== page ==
Antonis Samaras presents himself as the anchor to keep Greece in the euro common currency group. He has also said he wants to renegotiate the last memorandum of bailout reform demands listed by Greece’s international creditors. The conservative New Democracy party leader has never concealed his ambition to become prime minister. Here are some of the ND promises Samaras has been dangling before Greek voters.
Corporate tax would be reduced, in a bid to attract investment, from 23 percent to 15 percent.
VAT would go from 23 percent to 19 percent, to lighten the pinch on consumers’ wallets.
Maximum income tax would be cut to 32 percent from 45 percent now.
And Samaras says he will create 150,000 private sector jobs by half way through next year.
This year’s first legislative election on 6 May was disappointing for Samaras. His party came first but with less than 19 percent of the vote, and he could not form a government. He had been reluctant to sign the second bailout memorandum, and it cost him middle ground conservative votes.
Brussels had insisted Greek leaders sign a guarantee of the memorandum. In a short-lived play of resistance, his word was good enough, Samaras argued: “I have said it before and I will say it again, I will not sign such statements.”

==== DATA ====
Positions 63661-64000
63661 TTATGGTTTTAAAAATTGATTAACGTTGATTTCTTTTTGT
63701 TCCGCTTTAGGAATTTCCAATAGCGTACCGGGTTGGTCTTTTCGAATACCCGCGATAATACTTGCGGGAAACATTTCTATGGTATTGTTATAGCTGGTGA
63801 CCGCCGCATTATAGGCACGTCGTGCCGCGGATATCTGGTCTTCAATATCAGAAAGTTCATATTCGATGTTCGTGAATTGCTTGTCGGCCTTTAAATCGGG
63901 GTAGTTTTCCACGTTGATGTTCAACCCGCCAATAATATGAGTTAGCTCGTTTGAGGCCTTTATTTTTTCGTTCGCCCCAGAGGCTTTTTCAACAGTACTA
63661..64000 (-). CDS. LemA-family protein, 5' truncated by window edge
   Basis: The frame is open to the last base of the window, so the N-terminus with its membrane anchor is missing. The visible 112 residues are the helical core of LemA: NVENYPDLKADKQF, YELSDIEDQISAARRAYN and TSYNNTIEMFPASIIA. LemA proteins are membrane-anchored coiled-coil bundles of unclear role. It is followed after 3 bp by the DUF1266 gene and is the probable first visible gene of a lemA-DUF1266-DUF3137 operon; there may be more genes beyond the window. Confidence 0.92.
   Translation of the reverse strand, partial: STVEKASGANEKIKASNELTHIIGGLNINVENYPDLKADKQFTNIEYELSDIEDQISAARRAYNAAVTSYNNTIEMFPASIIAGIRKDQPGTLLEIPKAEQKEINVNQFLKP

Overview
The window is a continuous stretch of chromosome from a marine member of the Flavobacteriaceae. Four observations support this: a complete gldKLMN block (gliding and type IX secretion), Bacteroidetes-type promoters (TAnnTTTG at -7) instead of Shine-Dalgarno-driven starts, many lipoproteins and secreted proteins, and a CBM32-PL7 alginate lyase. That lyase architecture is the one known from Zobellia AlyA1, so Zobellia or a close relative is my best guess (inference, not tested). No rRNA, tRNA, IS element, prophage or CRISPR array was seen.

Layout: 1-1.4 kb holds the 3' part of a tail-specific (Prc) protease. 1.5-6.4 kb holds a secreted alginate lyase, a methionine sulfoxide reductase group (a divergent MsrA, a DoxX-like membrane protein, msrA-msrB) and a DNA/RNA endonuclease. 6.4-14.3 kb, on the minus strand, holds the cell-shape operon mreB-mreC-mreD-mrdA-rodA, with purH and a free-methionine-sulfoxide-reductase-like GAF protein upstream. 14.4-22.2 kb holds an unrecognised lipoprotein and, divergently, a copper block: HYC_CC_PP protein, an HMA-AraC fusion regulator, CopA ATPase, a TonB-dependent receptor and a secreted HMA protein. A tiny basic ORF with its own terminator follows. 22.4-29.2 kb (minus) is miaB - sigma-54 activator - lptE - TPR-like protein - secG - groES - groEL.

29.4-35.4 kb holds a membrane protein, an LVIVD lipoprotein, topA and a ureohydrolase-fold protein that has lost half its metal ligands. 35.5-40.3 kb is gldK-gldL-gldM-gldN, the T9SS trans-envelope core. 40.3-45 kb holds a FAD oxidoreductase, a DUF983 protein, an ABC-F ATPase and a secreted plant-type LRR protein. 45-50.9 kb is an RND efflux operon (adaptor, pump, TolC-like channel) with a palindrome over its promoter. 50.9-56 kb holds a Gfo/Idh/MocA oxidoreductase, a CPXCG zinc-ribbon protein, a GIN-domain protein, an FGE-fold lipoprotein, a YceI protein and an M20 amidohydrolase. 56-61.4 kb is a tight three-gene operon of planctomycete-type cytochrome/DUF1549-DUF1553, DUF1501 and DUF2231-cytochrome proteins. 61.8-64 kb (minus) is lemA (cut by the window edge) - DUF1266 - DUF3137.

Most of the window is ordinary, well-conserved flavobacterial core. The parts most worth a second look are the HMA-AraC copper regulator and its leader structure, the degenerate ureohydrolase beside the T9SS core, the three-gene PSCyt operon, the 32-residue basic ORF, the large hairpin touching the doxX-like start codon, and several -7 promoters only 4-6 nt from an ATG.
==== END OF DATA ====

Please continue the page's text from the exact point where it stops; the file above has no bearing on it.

Samaras has a degree in economics from Harvard, and from Amherst College in Massachusetts, where his room-mate was later to become his sworn rival: George Papandreou. His position on memoranda flip-flopped. In 2010, he was against signing, and then, for the November 2011 deal, he demanded Papandreou’s resignation as his condition for joining in a coalition.
Samaras said: “Mr Papandreou won’t decide what he is going to do and he is blocking any solution. By not resigning, Mr Papandreou is blocking the constitution. I am determined to help. If he resigns, everything will take it course.”
A former minister of finance, foreign affairs and culture, the 61-year-old pro-bailout conservative played his cards carefully. After Papandreou bowed out, Samaras was against ND joining the coalition under Lukás Papademos, hoping to limit the party’s exposure ahead of the elections.
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